Vladimir_Putin_(2017-01-17)
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[Image from: Kremlin.ru, CC BY 3.0, via Wikimedia Commons]

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What To Do About That Russian Ultimatum

"Get off our front porch. Get out of our front yard. And stay out of our backyard." This might stand as a crude summary of two draft security pacts Deputy Foreign Minister Sergei A. Ryabkov delivered last week as Russia's price for resolving the crisis created by those 100,000 Russian troops on Ukraine's borders. Ryabkov's demands appear to be a virtual ultimatum, designed to be rejected by the U.S. and NATO and provide Moscow with a pretext for an invasion and occupation of part or all of Ukraine.      

Among the maximalist Russian demands: Written guarantees from NATO that it will not admit into the 70-year-old Cold War alliance any more ex-Soviet republics, specifically, Ukraine, Georgia, Armenia, and Azerbaijan. Offensive weapons are to be kept out of nations that border Russia. The U.S. and Russia should keep their warships and strategic bombers away from each other's territory. The U.S. should forgo planting military bases in any of the five "stans," the Central Asian nations that once were part of the USSR. NATO should withdraw military infrastructure it has placed in Eastern European states after 1997.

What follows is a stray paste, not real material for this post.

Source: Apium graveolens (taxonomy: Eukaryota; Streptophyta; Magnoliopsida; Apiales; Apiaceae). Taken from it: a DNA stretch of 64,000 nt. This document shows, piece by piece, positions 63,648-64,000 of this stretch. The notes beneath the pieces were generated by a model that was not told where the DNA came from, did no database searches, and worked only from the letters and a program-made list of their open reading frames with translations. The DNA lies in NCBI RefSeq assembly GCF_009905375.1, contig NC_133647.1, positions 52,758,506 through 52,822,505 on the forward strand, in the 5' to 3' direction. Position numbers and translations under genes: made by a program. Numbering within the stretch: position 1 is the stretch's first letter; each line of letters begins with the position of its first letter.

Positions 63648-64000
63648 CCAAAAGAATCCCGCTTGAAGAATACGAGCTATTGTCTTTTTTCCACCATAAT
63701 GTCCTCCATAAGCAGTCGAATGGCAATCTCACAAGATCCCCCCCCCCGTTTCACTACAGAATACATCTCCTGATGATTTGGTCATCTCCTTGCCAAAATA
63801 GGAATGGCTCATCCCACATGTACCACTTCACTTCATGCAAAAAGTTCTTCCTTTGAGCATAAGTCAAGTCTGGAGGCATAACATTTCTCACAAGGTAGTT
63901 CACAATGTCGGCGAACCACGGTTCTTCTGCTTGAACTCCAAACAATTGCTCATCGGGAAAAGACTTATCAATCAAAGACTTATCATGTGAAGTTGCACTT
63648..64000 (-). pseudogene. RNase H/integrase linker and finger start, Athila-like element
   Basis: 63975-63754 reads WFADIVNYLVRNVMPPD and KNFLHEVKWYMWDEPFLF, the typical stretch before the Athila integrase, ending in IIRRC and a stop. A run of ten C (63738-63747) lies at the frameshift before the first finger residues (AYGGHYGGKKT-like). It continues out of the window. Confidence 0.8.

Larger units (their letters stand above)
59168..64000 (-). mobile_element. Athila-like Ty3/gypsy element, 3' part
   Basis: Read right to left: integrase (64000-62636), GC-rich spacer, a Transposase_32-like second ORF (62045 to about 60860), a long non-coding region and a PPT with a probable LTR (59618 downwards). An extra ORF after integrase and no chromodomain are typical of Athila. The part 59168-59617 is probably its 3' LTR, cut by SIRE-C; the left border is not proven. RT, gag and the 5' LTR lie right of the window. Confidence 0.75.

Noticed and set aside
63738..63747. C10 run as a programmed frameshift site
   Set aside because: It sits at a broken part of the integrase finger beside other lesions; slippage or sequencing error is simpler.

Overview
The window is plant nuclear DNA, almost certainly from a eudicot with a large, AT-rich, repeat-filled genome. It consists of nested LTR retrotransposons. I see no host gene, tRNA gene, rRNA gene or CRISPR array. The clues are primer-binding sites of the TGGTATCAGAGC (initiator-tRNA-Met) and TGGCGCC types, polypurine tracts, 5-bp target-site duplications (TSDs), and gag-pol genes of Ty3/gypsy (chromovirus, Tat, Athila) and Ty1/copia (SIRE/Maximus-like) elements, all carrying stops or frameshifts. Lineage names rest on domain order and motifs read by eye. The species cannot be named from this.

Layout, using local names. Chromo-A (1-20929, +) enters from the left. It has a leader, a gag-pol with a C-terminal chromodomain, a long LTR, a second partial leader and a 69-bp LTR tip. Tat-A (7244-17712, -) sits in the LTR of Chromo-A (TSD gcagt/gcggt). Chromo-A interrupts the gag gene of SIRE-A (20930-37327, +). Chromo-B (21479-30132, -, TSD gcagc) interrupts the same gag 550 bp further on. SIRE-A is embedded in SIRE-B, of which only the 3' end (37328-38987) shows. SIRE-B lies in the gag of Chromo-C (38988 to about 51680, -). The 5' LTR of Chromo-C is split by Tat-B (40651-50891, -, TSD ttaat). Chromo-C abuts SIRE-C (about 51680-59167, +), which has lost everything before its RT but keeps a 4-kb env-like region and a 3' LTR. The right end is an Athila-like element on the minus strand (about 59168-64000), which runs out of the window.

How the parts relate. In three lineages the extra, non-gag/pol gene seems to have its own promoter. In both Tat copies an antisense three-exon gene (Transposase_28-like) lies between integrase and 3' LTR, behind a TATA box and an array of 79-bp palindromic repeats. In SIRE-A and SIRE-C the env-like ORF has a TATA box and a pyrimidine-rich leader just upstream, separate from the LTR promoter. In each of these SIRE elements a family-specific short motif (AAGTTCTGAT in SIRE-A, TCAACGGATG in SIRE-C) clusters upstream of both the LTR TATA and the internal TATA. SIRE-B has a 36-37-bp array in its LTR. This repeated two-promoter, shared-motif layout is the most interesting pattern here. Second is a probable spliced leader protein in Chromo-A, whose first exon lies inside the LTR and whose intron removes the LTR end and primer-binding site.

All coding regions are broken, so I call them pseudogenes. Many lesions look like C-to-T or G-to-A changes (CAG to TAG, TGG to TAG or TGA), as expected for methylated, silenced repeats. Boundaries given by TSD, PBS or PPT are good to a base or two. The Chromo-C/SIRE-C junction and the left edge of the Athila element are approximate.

That date is significant. For not until 1999 did Poland, Hungary, and the Czech Republic join NATO. And the accession of Estonia, Latvia, Lithuania, Romania, Bulgaria, Slovakia, and Slovenia came only in 2004.

Russia is calling for the creation of a security zone around its borders to include all of the former Soviet Union and beyond, where U.S. and NATO military bases would be prohibited. That Ryabkov's demands were specific and made public suggests they are to be taken seriously and Russian President Vladimir Putin is behind them. The deputy foreign minister is calling for immediate negotiations over these security pacts to begin in Geneva.

Before dismissing these Russian demands outright, the U.S. should look closely to see if there are not some issues on which compromise is possible and common ground can be found so the Ukraine crisis might be defused. One senior U.S. official has been quoted as indicating such: "There are some things in those documents that the Russians know will be unacceptable ... but there are other things that we are prepared to work with and merit some discussion." The U.S. has already signaled, with President Joe Biden's warning to Putin about "severe ... economic sanctions" should Russia invade, that we are ruling out war and confining any U.S. response to nonmilitary means.